The American Public Transportation Association (APTA) is urging Congress to provide an additional $23.8 billion in emergency funds to support public transit across the country.
Transit received $25 billion in initial funding through the $2 trillion Coronavirus Aid, Relief, and Economic Security (CARES) Act, but APTA and industry leaders are calling for more funds as public transit has seen an 86% decline in fare revenue over the past month due to reduced ridership amid stay-at-home orders.
The additional funds would help address the industry's $23.8 billion budget shortfall anticipated to last through the end of 2021, as the pandemic has dramatically increased operating costs and cut funding sources like fares, parking and other revenue. It has also cut sales, gas and other local and state tax revenues.
New York’s Metropolitan Transit Authority (MTA) is "hemorrhaging money" during the pandemic, MTA President of Construction and Development John Lieber said on an APTA press call.
"MTA has been sustaining an unprecedented loss of revenue so severe that it fundamentally threatens our existence and threatens the region’s viability," he said. "The MTA is going broke in an effort to help save New York."
The MTA, which has seen 100 employees die to the coronavirus to-date, previously carried about 40% of the country's transit riders — 9 million people — on an average weekday, according to Liber. He said they will need another $3.9 billion in 2020 to "fill the hole that COVID has blown in our budget."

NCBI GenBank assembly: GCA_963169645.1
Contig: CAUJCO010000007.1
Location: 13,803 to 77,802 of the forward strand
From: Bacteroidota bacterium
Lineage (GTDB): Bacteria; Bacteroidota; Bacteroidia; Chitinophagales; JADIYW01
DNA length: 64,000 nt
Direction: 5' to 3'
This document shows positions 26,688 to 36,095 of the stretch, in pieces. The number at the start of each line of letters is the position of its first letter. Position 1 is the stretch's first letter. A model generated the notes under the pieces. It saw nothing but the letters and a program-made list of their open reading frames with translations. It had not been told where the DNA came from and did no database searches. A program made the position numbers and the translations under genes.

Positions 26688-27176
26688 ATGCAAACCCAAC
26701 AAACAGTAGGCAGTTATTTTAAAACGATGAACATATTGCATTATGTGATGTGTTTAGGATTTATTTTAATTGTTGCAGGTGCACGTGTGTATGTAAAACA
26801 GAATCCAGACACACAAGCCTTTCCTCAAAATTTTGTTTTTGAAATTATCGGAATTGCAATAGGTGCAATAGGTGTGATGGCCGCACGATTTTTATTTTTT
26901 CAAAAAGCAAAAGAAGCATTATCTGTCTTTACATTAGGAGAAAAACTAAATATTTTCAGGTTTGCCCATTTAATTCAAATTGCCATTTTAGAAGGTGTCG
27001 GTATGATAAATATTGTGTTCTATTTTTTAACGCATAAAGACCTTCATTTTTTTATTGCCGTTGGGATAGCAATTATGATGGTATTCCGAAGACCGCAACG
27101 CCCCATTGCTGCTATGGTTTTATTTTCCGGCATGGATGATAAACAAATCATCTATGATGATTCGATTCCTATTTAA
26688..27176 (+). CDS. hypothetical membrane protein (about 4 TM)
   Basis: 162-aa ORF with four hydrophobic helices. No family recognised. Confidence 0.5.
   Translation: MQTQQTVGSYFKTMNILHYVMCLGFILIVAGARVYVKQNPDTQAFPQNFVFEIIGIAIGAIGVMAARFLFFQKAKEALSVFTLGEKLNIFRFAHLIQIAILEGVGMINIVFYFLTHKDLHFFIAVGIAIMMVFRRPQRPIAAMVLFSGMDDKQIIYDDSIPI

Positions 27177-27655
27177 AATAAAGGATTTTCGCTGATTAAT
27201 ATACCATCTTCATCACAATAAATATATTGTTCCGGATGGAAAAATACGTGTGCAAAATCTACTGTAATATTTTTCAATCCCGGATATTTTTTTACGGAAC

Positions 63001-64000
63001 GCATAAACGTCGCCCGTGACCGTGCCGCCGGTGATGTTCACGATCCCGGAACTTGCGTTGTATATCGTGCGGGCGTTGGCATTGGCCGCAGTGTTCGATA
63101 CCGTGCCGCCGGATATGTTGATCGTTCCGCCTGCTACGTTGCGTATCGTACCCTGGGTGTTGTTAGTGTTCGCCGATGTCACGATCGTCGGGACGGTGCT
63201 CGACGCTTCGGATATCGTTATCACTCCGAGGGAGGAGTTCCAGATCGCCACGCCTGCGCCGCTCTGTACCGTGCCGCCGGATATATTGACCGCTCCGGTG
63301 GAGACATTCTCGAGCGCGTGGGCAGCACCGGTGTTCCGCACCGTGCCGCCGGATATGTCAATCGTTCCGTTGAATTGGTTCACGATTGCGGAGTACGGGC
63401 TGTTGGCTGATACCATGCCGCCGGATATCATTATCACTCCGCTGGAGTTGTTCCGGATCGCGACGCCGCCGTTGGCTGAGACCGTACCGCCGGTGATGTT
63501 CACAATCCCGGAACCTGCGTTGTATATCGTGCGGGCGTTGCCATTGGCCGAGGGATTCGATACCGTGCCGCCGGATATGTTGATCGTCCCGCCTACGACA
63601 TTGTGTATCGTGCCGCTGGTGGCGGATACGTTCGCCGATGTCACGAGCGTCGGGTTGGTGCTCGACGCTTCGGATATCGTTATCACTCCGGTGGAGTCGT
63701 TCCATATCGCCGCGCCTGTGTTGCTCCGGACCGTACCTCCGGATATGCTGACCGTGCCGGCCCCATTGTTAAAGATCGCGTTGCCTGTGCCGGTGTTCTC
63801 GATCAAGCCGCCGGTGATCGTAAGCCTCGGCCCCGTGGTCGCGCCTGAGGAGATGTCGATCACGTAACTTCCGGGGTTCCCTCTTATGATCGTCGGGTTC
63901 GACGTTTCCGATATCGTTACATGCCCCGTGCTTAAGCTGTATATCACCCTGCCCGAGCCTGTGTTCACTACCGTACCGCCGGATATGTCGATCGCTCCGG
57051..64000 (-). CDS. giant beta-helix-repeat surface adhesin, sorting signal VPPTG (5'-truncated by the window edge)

"The MTA is going broke in an effort to help save New York."
President of Development and Construction, New York MTA
The Chicago Transit Authority (CTA), the country's second largest transit system, is facing similar woes. The CTA normally carries about 1.5 million people per day, but that number has dropped to somewhere between 275,000 and 300,000 since the pandemic began, according to CTA President Dorval Carter.
Carter said the CTA is losing about $1 million per day in fare box revenues, while also experiencing an anticipated $25 million increase in expenses for cleaning costs this year to keep the system safe for employees and the essential workers who rely on the service.
"We also do not anticipate that our ridership is going to rebound in the near future, possibly even for years," he said.
The CTA has also been forced to grapple with the deaths of four employees due to the coronavirus, in addition to over 200 confirmed cases among its 11,000 employees.
The rapid changes made within the transit industry to adapt to the coronavirus will have lasting impacts for years to come. Some of those changes have included subsidizing Uber and Lyft rides; installing "seat holders" to enforce social distancing; implementing a pre-screening program to ensure employees are healthy before each work day; and strategically adjusting routes.
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